New framework for 'web' in Russia. Senators make cap for internet sites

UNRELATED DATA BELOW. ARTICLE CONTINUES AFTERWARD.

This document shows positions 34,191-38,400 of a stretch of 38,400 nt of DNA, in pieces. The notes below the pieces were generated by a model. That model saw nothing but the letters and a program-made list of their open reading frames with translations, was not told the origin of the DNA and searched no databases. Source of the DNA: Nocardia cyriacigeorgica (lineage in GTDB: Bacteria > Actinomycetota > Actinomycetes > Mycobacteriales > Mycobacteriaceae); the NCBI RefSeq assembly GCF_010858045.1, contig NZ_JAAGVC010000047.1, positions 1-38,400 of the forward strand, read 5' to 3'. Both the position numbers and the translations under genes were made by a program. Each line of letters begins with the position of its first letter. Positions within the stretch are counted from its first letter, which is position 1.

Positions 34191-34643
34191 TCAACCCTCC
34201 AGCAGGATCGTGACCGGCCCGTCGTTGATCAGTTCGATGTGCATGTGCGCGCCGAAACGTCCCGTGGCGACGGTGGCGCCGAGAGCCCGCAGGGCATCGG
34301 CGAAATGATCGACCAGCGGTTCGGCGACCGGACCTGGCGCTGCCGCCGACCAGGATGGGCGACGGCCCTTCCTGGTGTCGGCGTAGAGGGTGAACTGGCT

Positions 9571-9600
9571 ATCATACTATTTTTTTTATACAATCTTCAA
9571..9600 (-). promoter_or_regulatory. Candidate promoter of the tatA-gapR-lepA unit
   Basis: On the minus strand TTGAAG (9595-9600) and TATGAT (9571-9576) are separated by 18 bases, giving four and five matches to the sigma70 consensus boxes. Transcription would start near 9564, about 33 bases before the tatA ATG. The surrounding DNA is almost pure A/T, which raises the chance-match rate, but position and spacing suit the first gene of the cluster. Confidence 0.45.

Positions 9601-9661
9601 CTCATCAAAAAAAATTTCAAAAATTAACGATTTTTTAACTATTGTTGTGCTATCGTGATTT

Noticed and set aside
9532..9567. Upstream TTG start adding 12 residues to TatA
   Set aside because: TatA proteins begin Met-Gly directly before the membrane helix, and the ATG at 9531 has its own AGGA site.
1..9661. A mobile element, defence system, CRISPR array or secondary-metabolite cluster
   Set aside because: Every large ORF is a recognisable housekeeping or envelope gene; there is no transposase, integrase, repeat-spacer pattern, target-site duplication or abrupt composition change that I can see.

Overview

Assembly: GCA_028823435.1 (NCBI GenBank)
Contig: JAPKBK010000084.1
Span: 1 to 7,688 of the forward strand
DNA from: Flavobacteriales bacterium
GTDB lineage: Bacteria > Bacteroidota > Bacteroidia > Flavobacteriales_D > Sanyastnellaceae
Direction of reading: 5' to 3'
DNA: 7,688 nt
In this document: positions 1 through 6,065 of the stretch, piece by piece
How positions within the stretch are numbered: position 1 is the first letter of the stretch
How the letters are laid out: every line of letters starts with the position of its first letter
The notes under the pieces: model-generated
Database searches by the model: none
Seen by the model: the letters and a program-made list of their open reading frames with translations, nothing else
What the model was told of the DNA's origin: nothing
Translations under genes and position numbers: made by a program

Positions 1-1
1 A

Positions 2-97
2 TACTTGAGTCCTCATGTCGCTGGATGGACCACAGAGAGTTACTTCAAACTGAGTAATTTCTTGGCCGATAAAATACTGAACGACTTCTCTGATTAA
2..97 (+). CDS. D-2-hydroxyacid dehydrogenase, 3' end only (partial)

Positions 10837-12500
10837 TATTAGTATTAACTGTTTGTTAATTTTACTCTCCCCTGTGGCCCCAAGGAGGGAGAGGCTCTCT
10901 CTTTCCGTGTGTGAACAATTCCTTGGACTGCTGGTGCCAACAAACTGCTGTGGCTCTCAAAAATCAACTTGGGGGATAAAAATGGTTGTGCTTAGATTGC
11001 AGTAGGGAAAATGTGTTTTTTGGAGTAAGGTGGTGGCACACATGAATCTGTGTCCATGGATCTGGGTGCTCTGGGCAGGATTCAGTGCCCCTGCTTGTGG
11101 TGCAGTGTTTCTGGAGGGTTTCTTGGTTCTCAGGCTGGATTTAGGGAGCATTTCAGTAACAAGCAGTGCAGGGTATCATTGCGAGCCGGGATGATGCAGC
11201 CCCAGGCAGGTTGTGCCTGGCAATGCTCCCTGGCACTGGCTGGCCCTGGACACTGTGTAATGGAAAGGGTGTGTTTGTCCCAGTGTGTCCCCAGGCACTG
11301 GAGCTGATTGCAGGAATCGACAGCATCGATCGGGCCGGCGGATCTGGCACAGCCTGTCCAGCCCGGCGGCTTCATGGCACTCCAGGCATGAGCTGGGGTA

Russian government seeks to adopt a law that proposes equating Internet sites with mass media depending on the frequency of visits. Sites with an audience of more than 1,000 people will thus fall under compulsory registration. Vladimir Slutsker, deputy chairman of the Joint Commission for Nationalities Policy and the State's Relations With Religious Associations at the Federation Council said that the law is needed to increase responsibility for the information being posted. As a result, the article argues, a number of information resources in the internet may decrease. Slutsker says that this reduction will affect resources, which post data known to be incorrect, all sorts of pornography and libel. The article discusses how the popular blogs, such as LiveJournal - Russia's most popular blogging platform, might also get affected by the law. However, the owner of a popular blog told the newspaper that if the legislative innovation is viewed as an attempt to impose censorship on the entire Russian section of the Internet, then it is doomed to fail. After all, it is a five-minute job to transfer any 'problem' site to a host that is physically located in another country. Comment: This article concerns government control policies in the Internet, and has implications for readers of Russian language sources on the Internet, including many Central Asians. Moreover, it might serve as an example of the possible policy decisions for Central Asian governments. Thanks to Erica for article! Source: BBC Monitoring Former Soviet Union. Text of report by popular Russian newspaper Moskovskiy Komsomolets on 02/12/2008.